The School offers a number of innovative masterclasses which are held in collaboration with, and open to, the public, independent and voluntary sectors. Contact Julie Bliss mailto:firstname.lastname@example.org or Rebecca Verity email@example.com for further details.
[Photography by David Tett]
Notes to editors
1. Full details of the Masterclass can be found at: http://www.prostate-cancer.org.uk/pdf/Prostate%20Cancer%20Programme.pdf
2. The Florence Nightingale School of Nursing & Midwifery
The Florence Nightingale School of Nursing & Midwifery enjoys an excellent reputation producing world leaders in specialist areas. Research flourishes and the vibrant atmosphere means that many return for further study at master's and doctoral level. Nursing and midwifery graduates from King's are highly sought after by employers both nationally and internationally across all specialities of nursing and midwifery.
The School has approximately 1,300 full-time students training to be nurses and midwives and offers flexible and innovative programmes and modules that meet the needs of a wide range of healthcare professionals seeking continuing professional development. The School is home to The Nursing Research Unit, a unique multidisciplinary national centre for nursing research. All postgraduate programmes offered by the School reflect the strong research tradition of nursing and midwifery within the College.
3. King’s College London
King’s College London is one of the top 25 universities in the world (Times Higher 2007) and the fourth oldest in England. A research-led university based in the heart of London, King’s has 19,700 students from more than 140 countries, and 5,400 employees. King’s has an outstanding reputation for providing world-class teaching and cutting-edge research. The College is in the top group of UK universities for research earnings and has an annual income of approximately £400 million. An investment of £500 million has been made in the redevelopment of its estate.
King’s has a particularly distinguished reputation in the humanities, law, social sciences, the health sciences, natural sciences and engineering, and has played a major role in many of the advances that have shaped modern life, such as the discovery of the structure of DNA. It is the largest centre for the education of healthcare professionals in Europe and is home to five Medical Research Council Centres - more than any other university.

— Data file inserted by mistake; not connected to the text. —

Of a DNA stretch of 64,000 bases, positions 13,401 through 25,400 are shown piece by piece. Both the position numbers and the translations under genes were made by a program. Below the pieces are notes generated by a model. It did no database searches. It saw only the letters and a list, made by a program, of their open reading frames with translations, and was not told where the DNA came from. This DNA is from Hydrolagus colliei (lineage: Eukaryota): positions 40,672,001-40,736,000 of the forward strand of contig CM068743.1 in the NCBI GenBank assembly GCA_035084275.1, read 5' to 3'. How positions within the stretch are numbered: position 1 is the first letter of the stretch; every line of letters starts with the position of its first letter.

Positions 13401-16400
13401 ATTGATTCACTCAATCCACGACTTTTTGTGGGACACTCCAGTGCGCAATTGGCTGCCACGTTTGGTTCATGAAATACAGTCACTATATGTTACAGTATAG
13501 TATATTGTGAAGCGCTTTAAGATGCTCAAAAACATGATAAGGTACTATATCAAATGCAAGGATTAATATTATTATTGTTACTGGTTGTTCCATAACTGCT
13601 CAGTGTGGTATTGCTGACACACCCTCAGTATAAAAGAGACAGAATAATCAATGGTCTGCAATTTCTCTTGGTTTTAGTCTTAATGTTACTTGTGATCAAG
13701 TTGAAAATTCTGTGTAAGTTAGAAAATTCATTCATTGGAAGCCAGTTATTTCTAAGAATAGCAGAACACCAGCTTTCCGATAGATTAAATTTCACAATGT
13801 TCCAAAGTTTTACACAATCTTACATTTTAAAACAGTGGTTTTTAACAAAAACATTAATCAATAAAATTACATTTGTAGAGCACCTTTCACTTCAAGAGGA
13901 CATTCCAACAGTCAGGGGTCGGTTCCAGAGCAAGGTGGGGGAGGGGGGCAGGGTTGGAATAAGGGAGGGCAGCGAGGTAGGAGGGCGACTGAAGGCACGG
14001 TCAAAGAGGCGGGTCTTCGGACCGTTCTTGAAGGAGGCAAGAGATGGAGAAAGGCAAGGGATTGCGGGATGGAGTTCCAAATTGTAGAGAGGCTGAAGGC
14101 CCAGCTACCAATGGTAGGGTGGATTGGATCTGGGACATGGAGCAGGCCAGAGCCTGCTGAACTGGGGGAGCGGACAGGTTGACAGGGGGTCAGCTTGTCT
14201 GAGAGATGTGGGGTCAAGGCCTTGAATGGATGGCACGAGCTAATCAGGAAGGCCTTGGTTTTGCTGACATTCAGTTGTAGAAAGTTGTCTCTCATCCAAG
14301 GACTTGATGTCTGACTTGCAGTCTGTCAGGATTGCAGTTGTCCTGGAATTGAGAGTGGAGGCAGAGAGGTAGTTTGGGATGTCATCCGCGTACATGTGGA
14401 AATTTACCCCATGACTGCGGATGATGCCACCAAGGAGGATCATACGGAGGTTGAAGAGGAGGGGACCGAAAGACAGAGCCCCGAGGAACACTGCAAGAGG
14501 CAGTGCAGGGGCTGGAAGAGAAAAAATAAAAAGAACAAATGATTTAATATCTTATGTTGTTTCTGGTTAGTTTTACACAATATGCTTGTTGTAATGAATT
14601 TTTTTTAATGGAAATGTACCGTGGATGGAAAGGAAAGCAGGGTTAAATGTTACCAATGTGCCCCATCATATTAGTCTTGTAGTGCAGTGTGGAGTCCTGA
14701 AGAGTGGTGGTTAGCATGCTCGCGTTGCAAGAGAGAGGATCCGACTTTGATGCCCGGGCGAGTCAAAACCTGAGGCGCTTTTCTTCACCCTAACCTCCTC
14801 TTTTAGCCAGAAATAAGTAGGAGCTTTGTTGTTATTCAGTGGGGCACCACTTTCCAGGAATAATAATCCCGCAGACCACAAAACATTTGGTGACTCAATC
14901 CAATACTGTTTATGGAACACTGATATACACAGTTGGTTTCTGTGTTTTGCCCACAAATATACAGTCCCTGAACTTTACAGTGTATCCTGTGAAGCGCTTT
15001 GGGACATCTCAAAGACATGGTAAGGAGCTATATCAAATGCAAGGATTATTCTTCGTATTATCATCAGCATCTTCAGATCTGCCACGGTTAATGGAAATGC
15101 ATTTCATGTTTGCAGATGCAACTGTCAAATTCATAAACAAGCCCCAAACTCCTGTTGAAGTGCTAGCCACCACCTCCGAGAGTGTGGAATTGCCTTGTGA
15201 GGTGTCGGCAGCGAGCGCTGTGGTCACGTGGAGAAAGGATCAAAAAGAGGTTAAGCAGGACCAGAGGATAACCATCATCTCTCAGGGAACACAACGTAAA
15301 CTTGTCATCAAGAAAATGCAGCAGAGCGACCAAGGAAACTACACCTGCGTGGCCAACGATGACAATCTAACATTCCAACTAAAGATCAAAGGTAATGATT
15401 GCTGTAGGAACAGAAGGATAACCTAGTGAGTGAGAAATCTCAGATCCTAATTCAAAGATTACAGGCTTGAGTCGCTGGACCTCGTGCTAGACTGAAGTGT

4. The Prostate Cancer Charity
Every year nearly 35,000 men are diagnosed with prostate cancer in the United Kingdom and 10,000 men die from it. Prostate cancer is now the most common cancer diagnosed in men in the UK – every hour at least one man dies from this disease. African Caribbean men are three times more likely to be diagnosed with prostate cancer than their white counterparts.
The Prostate Cancer Charity is striving for a world where lives are no longer limited by prostate cancer. The Charity is fighting prostate cancer on every front - through research, support, information and campaigning.
If you have any queries about prostate cancer call The Prostate Cancer Charity's confidential helpline 0800 074 8383 which is staffed by specialist nurses and open from 10am to 4pm Monday to Friday and Wednesdays from 7 - 9pm or visit www.prostate-cancer.org.uk
Kate Moore, Public Relations Officer (Health Schools)
Public Relations Department
King's College London
Tel: 020 7848 4334